Unlike having an expertise in fighting, being able to throw a baseball extremely well usually just earns you more and more throwing. Most people don’t pick fights with black belts. I don’t know anything about fighting but I can throw a baseball like hell, which means I was asked and gladly did a copious amount of throwing.
I’d argue that I wasn’t physically prepared enough or strong enough to sustain this throwing volume and intensity at the time. As a result, my shoulder and elbow took some damage.
I’ll never forget a year after my last season playing baseball, I was heavily immersed in CrossFit. You could find me whining about my shoulder pain and repeating that circular arm loosening shrug over and over again to communicate the pain I was in with body language. At the time my mentor, Andy Petranek, called me into his office. I hadn’t known him long and I remember his direct tone cut right to the core of me.
“What are you doing about your shoulder?”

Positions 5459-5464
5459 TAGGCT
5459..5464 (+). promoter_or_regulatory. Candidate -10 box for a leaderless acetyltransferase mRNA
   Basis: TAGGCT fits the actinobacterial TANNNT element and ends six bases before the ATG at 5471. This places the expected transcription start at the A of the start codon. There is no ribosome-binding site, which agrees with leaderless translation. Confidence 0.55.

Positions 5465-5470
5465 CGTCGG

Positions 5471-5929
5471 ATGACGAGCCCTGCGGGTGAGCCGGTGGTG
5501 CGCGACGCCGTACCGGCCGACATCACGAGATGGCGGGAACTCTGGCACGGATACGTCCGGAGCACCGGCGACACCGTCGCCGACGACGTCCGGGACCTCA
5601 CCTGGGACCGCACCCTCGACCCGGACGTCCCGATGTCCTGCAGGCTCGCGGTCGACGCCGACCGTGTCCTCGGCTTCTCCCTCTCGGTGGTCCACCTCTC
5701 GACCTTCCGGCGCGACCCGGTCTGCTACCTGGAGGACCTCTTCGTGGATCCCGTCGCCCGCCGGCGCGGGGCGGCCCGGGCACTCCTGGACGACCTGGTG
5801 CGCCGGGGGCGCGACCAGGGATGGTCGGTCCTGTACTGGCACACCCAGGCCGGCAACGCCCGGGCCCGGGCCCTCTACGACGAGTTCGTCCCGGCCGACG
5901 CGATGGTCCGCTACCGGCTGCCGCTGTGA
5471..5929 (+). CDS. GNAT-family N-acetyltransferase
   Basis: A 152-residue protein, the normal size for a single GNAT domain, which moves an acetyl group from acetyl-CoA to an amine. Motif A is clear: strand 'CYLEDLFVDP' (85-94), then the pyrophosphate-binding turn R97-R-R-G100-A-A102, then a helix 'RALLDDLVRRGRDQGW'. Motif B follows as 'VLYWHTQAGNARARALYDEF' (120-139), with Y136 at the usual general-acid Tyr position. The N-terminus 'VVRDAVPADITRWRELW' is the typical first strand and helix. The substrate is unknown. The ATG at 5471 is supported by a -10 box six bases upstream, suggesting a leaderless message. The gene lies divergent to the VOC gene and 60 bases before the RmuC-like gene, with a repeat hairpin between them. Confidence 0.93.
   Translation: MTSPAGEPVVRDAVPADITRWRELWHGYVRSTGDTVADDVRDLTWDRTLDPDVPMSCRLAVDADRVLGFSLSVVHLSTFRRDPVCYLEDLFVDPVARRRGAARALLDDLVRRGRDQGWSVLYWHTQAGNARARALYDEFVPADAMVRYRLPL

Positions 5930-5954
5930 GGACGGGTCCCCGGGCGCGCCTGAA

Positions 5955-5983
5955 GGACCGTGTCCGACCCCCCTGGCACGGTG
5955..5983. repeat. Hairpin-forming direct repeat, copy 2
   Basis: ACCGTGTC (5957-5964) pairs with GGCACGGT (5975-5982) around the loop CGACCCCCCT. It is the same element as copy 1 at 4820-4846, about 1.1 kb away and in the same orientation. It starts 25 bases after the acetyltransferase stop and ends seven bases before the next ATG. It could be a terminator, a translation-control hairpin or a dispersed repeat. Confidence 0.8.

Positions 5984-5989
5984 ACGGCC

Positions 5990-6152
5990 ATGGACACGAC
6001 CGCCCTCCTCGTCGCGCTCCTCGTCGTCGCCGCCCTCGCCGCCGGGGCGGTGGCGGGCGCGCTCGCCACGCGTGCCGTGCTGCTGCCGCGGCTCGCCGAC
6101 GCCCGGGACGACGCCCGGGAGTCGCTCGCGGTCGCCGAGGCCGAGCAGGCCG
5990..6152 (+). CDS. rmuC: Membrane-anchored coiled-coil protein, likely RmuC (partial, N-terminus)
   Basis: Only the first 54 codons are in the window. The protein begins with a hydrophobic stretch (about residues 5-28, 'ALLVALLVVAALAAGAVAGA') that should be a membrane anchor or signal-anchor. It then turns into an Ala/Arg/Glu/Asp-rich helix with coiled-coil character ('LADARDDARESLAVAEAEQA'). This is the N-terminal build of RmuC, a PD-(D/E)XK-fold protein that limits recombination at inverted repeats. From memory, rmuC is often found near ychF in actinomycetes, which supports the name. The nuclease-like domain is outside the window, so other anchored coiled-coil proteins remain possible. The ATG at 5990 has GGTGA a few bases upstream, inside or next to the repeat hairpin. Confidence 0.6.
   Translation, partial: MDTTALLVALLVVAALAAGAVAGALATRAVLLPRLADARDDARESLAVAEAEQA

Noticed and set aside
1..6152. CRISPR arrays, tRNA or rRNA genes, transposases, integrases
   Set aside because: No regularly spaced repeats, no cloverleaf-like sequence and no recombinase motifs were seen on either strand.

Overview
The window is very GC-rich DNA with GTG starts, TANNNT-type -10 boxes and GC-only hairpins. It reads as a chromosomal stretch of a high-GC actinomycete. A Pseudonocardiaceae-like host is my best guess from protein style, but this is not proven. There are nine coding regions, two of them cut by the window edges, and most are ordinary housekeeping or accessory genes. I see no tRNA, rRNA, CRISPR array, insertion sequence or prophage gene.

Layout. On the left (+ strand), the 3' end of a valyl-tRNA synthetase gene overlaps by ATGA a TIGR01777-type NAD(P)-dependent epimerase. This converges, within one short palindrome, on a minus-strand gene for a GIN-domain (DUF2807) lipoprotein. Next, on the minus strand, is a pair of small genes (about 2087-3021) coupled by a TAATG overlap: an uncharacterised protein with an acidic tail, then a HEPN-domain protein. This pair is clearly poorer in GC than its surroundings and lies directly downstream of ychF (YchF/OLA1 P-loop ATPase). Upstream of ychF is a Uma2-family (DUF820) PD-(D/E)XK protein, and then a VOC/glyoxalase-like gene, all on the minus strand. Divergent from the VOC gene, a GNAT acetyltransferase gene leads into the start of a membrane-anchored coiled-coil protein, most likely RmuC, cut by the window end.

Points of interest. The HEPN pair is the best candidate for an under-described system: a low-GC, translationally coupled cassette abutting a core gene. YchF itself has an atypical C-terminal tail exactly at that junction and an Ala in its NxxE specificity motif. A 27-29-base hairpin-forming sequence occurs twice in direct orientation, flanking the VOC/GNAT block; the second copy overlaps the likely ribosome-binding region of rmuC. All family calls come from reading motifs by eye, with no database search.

Immersed in my apathy for the situation, I chuckled and replied, “Nothing,” as if to communicate that I was OK with a little pain and not getting better.
He didn’t think it was funny. His response was simply, “Handle it.” What he said in just two words and what I actually heard was, “Cool story, bro. No one cares. You have a thing. Fix it or at least shut up about it.”
Years later, as a coach, I observe the same behavior in students. I’ve been there, but it doesn’t change the fact that being “hurt guy” or “hurt girl” isn’t a badge of honor. Furthermore, stop talking about it. Handle it. Talking about it like you’re a victim who’s fresh out of options makes you sound like a crazy person.
Complete the following for time with a partner:
Partner A: 400m Run
Partner B: Rest
-Rest 3 Min-
Partner A: 500m Row
Partner B: Rest